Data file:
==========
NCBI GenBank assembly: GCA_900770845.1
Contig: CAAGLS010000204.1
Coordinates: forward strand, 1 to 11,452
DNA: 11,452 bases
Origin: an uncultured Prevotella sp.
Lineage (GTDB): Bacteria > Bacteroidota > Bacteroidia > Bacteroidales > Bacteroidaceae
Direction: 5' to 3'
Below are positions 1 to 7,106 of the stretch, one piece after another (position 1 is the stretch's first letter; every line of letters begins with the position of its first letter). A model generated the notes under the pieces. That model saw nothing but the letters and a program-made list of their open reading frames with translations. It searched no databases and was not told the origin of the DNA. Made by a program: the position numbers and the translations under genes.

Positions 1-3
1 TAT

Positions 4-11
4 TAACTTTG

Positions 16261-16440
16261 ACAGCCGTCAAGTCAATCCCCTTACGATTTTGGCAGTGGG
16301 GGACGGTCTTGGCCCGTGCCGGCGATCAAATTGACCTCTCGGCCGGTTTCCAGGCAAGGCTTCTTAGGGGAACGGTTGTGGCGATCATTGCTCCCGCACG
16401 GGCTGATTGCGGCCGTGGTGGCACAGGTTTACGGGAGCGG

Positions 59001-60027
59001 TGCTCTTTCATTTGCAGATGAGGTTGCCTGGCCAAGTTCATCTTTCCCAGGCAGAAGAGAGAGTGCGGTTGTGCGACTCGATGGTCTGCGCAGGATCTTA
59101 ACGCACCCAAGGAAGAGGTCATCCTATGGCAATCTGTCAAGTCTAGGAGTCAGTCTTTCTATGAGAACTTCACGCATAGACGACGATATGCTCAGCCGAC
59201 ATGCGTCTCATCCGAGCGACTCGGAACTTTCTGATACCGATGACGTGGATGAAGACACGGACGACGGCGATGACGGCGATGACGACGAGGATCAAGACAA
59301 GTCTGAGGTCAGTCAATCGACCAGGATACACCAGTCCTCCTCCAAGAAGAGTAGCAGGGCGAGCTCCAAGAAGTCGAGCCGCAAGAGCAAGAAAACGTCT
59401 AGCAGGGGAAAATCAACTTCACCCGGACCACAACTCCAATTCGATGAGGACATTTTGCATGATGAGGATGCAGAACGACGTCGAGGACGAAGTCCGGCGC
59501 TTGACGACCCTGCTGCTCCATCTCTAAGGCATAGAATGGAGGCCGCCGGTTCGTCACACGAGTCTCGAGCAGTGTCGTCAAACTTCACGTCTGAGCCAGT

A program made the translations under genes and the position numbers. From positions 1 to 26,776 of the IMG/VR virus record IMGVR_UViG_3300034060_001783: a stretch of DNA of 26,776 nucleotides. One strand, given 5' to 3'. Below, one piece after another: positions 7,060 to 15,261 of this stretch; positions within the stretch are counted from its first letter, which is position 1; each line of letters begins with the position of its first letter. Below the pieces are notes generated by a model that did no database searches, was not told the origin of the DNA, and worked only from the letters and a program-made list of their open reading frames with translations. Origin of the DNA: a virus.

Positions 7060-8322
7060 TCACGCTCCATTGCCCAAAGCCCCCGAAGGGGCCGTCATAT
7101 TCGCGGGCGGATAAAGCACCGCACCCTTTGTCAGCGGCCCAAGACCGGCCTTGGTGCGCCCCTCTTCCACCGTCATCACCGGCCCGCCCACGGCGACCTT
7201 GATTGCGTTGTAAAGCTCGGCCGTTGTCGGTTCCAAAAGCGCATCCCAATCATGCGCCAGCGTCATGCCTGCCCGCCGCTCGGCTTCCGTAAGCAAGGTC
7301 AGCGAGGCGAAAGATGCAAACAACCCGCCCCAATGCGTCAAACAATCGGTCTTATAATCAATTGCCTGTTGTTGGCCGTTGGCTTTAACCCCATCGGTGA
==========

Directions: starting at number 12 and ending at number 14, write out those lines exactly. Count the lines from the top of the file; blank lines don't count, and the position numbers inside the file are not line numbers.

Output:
4 TAACTTTG

Positions 16261-16440
16261 ACAGCCGTCAAGTCAATCCCCTTACGATTTTGGCAGTGGG